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Where do you go for balanced news?

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Yah, how weird to click page 2 of my news media thread and find myself smoking marijuana. :p


Then we look to news outlets that justify those opinions and discount outlets that challenge them. The problem now is we have news outlets that satisfy those needs and don't offer a reasonable challenge.


Part of my reason for askin', eh?


But there's a different reason, too. I'm not just lookin' for challenge/alternate viewpoints, lookin' for good research and data! There's so much blathering "opinion" flyin' about that it's hard to find a consolidated source for well-researched, informative description with limited commentary.


In that way, my experience is da same as vol_scouter's, eh? In the fields that I know well, I can't find anybody who is doin' a good job of providing cogent, in-depth, intelligent, data-based reporting outside da specialty services and journals. So I assume that they're doin' as completely inept a job in fields that I don't know as well.


I'd like some good science reportin' without havin' to become a scientist and pore through science journals, for example. I shouldn't have to rely on packsaddle and vol_scouter. ;)




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For National politics, I figure the truth is somewhere in-between Fox News and NPR.


For State politics, Missouri is pretty rural; lots of small town radio stations subscribe to a service in Jeff City. It's called missourinet, and it reports pretty straight-up. I also use the Columbia Missourian (J-School newspaper at the University of Missouri).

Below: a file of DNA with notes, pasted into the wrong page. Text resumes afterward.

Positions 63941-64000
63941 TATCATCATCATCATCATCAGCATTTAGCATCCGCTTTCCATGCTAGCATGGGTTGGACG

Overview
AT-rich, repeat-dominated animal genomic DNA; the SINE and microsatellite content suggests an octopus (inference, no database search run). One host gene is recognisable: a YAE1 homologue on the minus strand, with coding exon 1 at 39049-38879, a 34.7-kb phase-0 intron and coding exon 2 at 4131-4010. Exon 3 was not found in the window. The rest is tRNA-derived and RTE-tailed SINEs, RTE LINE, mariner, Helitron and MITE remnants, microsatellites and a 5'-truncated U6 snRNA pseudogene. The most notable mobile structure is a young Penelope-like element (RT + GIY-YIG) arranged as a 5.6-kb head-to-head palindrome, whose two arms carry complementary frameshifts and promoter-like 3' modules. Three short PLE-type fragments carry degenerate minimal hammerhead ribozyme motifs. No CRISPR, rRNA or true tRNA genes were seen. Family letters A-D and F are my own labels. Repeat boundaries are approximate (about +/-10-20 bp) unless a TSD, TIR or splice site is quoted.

For local politics, I read the Jackson County Democrat, errr, Kansas City Star, and auto-compensate to the right about 40 degrees.


For business, WSJ and the Financial Times.

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...waking up...what? Huh?

Did someone mention science?

I can't speak for vol_scouter but my experience is that in order to understand issues that affect society and are based in new scientific breakthroughs, it REQUIRES at least some medium-duty lifting, so-to-speak. Heck, in my own field I have to work to stay on top of it...no way to expect the public to be there with me. I try to do my part by writing articles for local civic groups on topics in my field. I try to dispel myths and misconceptions and so far, knock on formica, I've been successful.

One thing I've learned NOT to do is to try to 'inform' a politician. Or a lawyer (sorry Beav). They seem to hear what they want to hear and once that misconception is established, it's almost impossible to tear it down and get it right. Moreover, the politicians at least are prone to shooting their mouths off about things they actually barely grasp. I avoid the frustration by avoiding THEM.


But as for the media, if you look at the front end of Science, you'll notice something quite different from years ago. The journal has summaries of articles written so that the gist and the relevance of the real deal can be understood without needing to understand 'ATCCAGGATTCGA...'.

Then there's American Scientist. That has decent articles as well.